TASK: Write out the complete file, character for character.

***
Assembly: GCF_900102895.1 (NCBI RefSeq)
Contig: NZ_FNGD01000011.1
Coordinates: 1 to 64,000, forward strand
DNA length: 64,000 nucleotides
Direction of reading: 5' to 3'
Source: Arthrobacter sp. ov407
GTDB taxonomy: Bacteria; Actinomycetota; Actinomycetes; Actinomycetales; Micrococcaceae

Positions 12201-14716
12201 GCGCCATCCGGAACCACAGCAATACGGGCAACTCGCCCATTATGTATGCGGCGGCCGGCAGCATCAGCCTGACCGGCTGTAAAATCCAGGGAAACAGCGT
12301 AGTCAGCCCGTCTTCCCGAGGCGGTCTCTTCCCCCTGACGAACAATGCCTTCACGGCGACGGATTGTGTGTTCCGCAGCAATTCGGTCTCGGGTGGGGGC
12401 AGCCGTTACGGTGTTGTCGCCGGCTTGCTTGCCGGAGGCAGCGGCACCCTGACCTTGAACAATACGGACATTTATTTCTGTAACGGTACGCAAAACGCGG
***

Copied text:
Assembly: GCF_900102895.1 (NCBI RefSeq)
Contig: NZ_FNGD01000011.1
Coordinates: 1 to 64,000, forward strand
DNA length: 64,000 nucleotides
Direction of reading: 5' to 3'
Source: Arthrobacter sp. ov407
GTDB taxonomy: Bacteria; Actinomycetota; Actinomycetes; Actinomycetales; Micrococcaceae

Positions 12201-14716
12201 GCGCCATCCGGAACCACAGCAATACGGGCAACTCGCCCATTATGTATGCGGCGGCCGGCAGCATCAGCCTGACCGGCTGTAAAATCCAGGGAAACAGCGT
12301 AGTCAGCCCGTCTTCCCGAGGCGGTCTCTTCCCCCTGACGAACAATGCCTTCACGGCGACGGATTGTGTGTTCCGCAGCAATTCGGTCTCGGGTGGGGGC
12401 AGCCGTTACGGTGTTGTCGCCGGCTTGCTTGCCGGAGGCAGCGGCACCCTGACCTTGAACAATACGGACATTTATTTCTGTAACGGTACGCAAAACGCGG